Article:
Marianne Gullberg, Steven G. McCafferty
2008 Studies in Second Language Acquisition  
The title of this special issue, Gesture and SLA: Toward an Integrated Approach, stems in large part from the idea known as integrationism, principally set forth by Harris~2003, 2005!, which posits that it is time to "demythologize" linguistics, moving away from the "orthodox exponents" that have idealized the notion of language+ The integrationist approach intends a view that focuses on communication-that is, language in use, language as a "fact of life"~Harris, 2003, p+ 50!+ Although not all
more » ... + Although not all gesture studies embrace an integrationist view-indeed, the field applies numerous theories across various disciplines-it is nonetheless true that to study gesture is to study what has traditionally been called paralinguistic modes of interaction, with the paralinguistic label given on the assumption that gesture is not part of the core meaning of what is rendered linguistically+ However, arguably, most researchers within gesture studies would maintain just the opposite: The studies presented in this special issue reflect a view whereby gesture is regarded as a central aspect of language in use, integral to how we communicate~make meaning! both with each other and with ourselves+ To begin, it is important to point out that there is a large and growing body of research on gesture across a number of disciplines, including anthropology, communication studies, social and developmental psychology, cognitive science~which includes cognitive neuroscience!, sociology, and others~for an overview, see Kendon, 2004!+ However, to date there has been comparatively little investigation of gesture within applied linguistics or SLA research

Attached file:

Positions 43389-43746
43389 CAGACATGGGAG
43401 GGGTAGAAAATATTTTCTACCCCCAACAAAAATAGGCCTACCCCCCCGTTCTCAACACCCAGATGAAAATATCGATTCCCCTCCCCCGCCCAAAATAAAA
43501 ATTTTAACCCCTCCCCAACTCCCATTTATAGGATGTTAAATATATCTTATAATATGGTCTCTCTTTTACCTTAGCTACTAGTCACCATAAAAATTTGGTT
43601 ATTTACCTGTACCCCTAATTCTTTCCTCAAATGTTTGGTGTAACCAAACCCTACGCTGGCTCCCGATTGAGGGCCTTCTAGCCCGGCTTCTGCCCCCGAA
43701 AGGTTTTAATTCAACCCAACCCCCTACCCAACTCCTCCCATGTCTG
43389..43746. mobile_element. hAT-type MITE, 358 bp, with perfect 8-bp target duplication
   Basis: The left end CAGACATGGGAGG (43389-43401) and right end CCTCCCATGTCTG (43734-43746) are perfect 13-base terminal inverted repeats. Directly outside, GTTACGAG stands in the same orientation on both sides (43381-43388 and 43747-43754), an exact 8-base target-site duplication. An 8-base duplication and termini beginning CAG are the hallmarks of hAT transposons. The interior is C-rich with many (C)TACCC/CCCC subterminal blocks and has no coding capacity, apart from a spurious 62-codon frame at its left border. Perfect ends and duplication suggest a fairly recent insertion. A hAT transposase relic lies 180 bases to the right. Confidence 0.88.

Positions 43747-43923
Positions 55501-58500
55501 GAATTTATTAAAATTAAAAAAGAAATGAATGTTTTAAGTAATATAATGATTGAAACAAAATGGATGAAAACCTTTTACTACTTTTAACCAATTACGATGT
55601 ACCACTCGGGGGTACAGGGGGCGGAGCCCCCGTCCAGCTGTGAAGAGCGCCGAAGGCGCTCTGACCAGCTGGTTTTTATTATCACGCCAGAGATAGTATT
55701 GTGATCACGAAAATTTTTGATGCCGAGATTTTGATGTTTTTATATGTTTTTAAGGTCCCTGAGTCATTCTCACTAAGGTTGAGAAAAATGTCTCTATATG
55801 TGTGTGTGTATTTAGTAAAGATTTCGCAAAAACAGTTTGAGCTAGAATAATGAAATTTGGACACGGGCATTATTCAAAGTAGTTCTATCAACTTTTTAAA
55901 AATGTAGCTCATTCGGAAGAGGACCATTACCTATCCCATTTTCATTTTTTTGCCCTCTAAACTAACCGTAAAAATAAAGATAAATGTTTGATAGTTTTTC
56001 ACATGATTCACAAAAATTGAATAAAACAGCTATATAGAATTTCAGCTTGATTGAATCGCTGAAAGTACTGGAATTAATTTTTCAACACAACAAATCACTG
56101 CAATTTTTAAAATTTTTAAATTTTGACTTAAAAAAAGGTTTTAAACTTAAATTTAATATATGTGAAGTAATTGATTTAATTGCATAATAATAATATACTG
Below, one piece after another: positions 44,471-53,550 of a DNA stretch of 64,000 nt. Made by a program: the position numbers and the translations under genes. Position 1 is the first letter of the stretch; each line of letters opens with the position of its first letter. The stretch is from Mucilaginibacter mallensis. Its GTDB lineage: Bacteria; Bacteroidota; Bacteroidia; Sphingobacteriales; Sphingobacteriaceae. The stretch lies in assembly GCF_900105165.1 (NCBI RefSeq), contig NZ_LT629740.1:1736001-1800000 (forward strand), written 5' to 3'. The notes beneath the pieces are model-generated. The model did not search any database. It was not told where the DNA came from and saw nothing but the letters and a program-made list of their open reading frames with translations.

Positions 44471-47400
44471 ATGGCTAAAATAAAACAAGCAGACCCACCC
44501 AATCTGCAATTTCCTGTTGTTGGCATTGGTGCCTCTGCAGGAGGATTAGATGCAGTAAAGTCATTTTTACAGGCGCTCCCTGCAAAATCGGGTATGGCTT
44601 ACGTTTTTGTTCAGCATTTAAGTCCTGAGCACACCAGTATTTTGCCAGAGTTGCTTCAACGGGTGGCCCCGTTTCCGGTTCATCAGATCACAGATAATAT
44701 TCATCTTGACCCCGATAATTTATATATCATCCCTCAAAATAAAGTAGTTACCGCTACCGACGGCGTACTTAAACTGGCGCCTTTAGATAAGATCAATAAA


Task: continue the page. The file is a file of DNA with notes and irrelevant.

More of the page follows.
doi:10.1017/s0272263108080285 fatcat:4vouvhflircy3f7qmm7t3yufx4